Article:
Let’s get South Africa on the UK visa-free list

Applying for visas: Nobody likes to do it, but as a South African travelling to the UK on holiday, or for business, you accept it as part of your life. Well that could be about to change. The Royal Commonwealth Society, together with business leaders, British politicians and South African citizens are petitioning the UK government to re-instate South Africa’s visa-free status. You can add your voice to this call.Flag wave

The costs of visas, as well as the hassle of having to visit embassies to get them, has been frustrating South Africans since 2008. That was the year when the UK government revoked South Africa’s visa-free status. This happened because the British border authorities cited numerous corruption and security risks associated with South African passports.

To rectify this situation, South Africa’s Home Affairs tightened up security around its passports and brought a petition to the UK government asking them to reconsider South African’s visa status.

Unfortunately, these measures appear to have done little to move the UK government and since 2013 there has been very little done by either government. The refusal to budge on this issue is somewhat surprising given the financial costs of requiring South Africans to apply for visitor visas.

Since 2008 the number of South African visitors to the UK has dropped from 351,000 to 231,000. Studies estimate this decline has cost the UK £128 million in lost revenues. Perhaps more importantly, 2,370 UK jobs could have been created had the number of South African visitors not declined.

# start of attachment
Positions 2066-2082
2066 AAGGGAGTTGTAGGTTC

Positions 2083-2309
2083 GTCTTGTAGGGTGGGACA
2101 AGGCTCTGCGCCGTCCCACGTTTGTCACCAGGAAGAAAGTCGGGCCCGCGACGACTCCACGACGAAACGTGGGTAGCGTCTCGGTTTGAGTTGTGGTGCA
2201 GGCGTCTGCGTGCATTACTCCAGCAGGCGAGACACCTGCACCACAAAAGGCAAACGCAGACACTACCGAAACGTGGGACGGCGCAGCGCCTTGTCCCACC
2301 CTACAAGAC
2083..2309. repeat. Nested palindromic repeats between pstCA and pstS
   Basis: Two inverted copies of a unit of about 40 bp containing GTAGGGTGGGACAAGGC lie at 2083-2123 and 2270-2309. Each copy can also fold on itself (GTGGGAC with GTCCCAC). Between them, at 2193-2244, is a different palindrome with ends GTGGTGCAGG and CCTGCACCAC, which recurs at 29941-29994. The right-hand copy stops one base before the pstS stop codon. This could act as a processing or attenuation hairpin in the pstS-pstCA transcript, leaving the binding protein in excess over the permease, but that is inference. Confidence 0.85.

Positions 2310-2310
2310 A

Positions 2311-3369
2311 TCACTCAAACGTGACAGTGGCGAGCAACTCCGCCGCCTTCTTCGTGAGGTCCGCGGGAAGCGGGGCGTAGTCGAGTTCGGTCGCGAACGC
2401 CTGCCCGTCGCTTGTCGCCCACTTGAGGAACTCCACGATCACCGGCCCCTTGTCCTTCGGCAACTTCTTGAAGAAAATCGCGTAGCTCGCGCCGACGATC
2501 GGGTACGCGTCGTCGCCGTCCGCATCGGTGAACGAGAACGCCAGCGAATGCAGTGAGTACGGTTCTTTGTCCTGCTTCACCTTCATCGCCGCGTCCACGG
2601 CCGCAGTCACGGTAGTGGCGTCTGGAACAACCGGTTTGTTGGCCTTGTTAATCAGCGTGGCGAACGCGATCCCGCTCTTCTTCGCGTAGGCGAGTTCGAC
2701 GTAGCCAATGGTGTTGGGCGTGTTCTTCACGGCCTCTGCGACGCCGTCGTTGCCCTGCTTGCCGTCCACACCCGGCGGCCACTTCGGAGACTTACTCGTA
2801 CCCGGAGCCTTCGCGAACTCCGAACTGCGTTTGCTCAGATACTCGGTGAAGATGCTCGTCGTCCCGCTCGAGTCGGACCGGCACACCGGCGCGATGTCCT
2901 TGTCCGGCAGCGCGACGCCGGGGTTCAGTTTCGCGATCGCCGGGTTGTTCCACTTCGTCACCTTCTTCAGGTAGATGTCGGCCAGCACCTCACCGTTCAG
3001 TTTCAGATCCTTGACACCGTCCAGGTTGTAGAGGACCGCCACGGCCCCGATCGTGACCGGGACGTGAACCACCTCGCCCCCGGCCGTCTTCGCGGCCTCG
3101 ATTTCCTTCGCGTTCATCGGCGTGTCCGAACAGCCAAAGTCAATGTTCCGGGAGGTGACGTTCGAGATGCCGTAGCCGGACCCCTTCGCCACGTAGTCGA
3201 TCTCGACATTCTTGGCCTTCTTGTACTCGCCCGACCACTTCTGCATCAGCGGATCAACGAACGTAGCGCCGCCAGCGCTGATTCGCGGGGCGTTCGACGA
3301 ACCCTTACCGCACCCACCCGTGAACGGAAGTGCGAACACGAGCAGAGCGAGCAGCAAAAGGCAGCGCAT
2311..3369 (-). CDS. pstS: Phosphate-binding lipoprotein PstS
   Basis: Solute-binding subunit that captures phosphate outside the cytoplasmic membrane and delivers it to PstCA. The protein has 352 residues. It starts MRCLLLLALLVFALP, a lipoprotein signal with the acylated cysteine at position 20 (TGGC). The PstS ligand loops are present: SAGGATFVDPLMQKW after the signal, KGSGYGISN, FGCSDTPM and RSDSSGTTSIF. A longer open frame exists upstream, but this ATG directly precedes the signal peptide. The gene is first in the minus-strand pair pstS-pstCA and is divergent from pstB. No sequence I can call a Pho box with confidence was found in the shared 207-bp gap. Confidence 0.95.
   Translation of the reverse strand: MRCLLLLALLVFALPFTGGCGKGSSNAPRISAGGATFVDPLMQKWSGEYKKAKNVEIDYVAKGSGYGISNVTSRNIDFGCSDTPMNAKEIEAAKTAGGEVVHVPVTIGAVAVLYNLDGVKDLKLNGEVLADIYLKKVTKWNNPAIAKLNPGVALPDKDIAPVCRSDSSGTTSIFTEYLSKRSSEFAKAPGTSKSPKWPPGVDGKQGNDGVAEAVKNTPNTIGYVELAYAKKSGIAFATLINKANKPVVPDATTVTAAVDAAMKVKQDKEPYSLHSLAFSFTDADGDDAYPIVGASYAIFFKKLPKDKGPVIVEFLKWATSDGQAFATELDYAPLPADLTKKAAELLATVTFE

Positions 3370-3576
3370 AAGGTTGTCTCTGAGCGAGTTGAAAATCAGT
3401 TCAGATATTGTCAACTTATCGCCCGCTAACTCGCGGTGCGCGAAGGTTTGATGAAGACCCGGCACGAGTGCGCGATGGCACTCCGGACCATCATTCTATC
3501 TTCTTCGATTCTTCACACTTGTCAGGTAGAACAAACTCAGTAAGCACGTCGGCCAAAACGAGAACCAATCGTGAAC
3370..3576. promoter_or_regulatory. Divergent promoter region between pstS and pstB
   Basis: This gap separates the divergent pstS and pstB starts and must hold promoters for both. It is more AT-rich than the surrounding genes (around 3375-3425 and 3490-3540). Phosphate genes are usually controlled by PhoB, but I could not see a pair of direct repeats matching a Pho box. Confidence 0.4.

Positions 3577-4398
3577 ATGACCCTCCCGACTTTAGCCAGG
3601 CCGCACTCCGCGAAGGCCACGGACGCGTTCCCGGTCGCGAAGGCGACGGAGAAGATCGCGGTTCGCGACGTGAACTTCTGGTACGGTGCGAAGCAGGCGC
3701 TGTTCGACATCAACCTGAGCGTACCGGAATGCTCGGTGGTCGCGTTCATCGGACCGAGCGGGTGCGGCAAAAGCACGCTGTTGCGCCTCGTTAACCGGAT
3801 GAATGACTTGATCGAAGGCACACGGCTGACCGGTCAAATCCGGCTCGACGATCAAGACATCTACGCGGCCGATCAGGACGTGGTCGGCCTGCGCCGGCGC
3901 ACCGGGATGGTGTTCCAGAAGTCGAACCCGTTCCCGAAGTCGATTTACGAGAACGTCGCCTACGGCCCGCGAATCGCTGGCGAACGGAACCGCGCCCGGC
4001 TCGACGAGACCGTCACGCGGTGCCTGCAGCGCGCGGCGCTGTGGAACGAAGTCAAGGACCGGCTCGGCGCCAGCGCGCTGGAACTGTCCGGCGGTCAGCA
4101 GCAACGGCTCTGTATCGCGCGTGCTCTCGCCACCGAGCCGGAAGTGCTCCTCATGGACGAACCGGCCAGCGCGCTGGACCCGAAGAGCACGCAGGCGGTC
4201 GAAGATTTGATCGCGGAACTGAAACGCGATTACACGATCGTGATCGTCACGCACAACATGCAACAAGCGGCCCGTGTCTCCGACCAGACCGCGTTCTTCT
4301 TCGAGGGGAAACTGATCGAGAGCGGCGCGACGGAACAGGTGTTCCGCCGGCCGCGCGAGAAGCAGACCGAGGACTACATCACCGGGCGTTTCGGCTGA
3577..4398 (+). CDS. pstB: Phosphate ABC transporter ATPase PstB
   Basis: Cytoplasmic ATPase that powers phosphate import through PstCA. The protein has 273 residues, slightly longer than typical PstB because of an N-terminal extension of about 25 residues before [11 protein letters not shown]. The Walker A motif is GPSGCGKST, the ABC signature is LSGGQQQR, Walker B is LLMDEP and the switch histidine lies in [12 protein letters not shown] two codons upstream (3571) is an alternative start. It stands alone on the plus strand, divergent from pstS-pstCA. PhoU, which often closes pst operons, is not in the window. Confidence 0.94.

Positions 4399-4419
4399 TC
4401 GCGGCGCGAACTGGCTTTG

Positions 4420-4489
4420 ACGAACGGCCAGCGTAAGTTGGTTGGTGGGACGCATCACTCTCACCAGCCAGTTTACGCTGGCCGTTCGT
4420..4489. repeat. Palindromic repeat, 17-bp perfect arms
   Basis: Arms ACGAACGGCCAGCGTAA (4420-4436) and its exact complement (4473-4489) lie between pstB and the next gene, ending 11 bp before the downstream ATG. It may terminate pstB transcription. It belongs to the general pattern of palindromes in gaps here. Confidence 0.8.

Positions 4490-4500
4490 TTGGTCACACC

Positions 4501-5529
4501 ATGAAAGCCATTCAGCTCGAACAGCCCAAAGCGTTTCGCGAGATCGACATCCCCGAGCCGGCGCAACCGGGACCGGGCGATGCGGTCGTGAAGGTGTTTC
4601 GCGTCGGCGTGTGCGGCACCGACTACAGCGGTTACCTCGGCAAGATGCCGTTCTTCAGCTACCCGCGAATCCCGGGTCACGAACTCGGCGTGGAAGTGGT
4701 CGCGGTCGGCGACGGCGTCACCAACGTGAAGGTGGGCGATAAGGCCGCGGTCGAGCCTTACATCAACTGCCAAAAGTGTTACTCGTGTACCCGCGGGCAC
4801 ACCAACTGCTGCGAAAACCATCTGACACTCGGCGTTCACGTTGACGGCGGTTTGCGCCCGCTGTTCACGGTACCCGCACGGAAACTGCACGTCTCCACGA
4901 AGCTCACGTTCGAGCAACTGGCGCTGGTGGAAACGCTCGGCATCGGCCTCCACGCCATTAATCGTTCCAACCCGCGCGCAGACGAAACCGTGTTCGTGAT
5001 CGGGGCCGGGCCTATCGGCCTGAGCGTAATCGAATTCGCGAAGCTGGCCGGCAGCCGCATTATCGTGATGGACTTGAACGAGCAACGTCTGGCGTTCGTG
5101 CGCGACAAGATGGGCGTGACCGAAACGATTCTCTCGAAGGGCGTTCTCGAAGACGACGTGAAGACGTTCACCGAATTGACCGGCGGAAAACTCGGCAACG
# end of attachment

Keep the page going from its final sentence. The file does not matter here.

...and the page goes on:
Sign the petition today

In the face of government inaction, the public is being urged to take matters into their own hands.

There are literally hundreds of thousands of South Africans living in the UK right now. By tapping into this massive expat community and South Africans back home, The Royal Commonwealth Society hopes to spur both governments into action. They have set up a campaign and a petition to encourage the UK government to drop its visa restrictions for South African visitors.

The Royal Commonwealth Society is joined in this effort by Sable International, The South African Chamber of Commerce, Philip Gamble & Partners, The South African and South African Diaspora United.

Together we can move the obstacles that have been in the way of thousands of South Africans for too many years now.

Sign the petition right now and once you’ve done that you can send this article on to your family and friends and they too can join the cause.

Let’s make this happen!


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  • Claire Wilson Cook

    Kenya too please! So fed up with the HASSLE of having to apply for UK visa’s – it’s a complete and utter nightmare.

  • Jim Mahoney

    A South African living in the UK (on a SA Passport) with the appropriate work permit can as a Commonwealth Citizen vote in UK elections. A Brit living (with permanent residence in SA) is expected to pay tax but not allowed to vote! Get your priorities sorted out! Once the fake passports expire, you may stand a chance! In the meantime, work on the real stuff!

  • Andre du Preez

    As a South African living and working in the UK (on a SA passport) I would love to see visitor visas being cancelled and let family simply show up for a visit.

    However, I must admit that I had to chuckle looking at the infographic saying in 2008 visas were introduced “for security reasons regarding passports and corruption” – does this mean SA (especially with the ANC still running the country) is now corruption free? :-)

    One thing I’ve learned over here, unlike in Sunny South Africa, the words “we demand” doesn’t work. We don’t just get stuff because we’re “entitled” to it based on culture or ethnicity. Approaching any first world goverment with the same mindset won’t work.

    Let’s hope SA home affairs is smart enough to get a better solution than a stupid petition.

  • Elaine Brown

    I am a South African with a Scottish Paternal Grand Father.
    If I obtain my ancestral visa, it there a specific time that I need to move to the UK? If not is there a penalty?
    Thanks in advance, Elaine

    • Elaine Brown

      Wrong discussion, sorry